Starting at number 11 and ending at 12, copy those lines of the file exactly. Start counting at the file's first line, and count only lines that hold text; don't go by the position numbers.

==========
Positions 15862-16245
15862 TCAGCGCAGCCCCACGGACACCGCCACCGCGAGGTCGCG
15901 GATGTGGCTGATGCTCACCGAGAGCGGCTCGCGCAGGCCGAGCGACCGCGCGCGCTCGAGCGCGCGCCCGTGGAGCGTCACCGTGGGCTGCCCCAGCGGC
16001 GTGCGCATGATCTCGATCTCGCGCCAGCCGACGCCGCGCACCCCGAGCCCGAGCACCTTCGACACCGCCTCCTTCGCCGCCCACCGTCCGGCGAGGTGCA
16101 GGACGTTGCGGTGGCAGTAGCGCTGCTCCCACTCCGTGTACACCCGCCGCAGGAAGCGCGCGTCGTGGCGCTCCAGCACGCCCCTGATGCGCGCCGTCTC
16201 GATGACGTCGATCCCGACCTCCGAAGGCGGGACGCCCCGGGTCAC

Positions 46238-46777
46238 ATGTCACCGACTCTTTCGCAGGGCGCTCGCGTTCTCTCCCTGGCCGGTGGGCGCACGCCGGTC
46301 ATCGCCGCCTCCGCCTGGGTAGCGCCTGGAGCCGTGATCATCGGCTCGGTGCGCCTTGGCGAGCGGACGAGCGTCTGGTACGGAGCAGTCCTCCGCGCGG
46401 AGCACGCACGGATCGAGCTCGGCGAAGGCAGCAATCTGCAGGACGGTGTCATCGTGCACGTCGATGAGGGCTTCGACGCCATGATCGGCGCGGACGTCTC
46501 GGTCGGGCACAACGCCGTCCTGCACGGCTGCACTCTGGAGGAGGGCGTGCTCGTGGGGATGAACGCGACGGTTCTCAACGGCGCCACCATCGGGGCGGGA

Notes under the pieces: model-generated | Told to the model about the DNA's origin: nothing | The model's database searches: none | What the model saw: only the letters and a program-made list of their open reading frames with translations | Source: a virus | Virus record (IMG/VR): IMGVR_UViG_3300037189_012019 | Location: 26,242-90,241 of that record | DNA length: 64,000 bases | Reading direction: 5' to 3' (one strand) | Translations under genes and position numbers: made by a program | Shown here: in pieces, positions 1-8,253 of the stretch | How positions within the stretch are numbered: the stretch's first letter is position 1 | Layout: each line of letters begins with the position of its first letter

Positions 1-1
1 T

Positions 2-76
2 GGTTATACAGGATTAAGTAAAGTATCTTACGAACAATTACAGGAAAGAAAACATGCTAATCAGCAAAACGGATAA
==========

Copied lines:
46501 GGTCGGGCACAACGCCGTCCTGCACGGCTGCACTCTGGAGGAGGGCGTGCTCGTGGGGATGAACGCGACGGTTCTCAACGGCGCCACCATCGGGGCGGGA

Notes under the pieces: model-generated | Told to the model about the DNA's origin: nothing | The model's database searches: none | What the model saw: only the letters and a program-made list of their open reading frames with translations | Source: a virus | Virus record (IMG/VR): IMGVR_UViG_3300037189_012019 | Location: 26,242-90,241 of that record | DNA length: 64,000 bases | Reading direction: 5' to 3' (one strand) | Translations under genes and position numbers: made by a program | Shown here: in pieces, positions 1-8,253 of the stretch | How positions within the stretch are numbered: the stretch's first letter is position 1 | Layout: each line of letters begins with the position of its first letter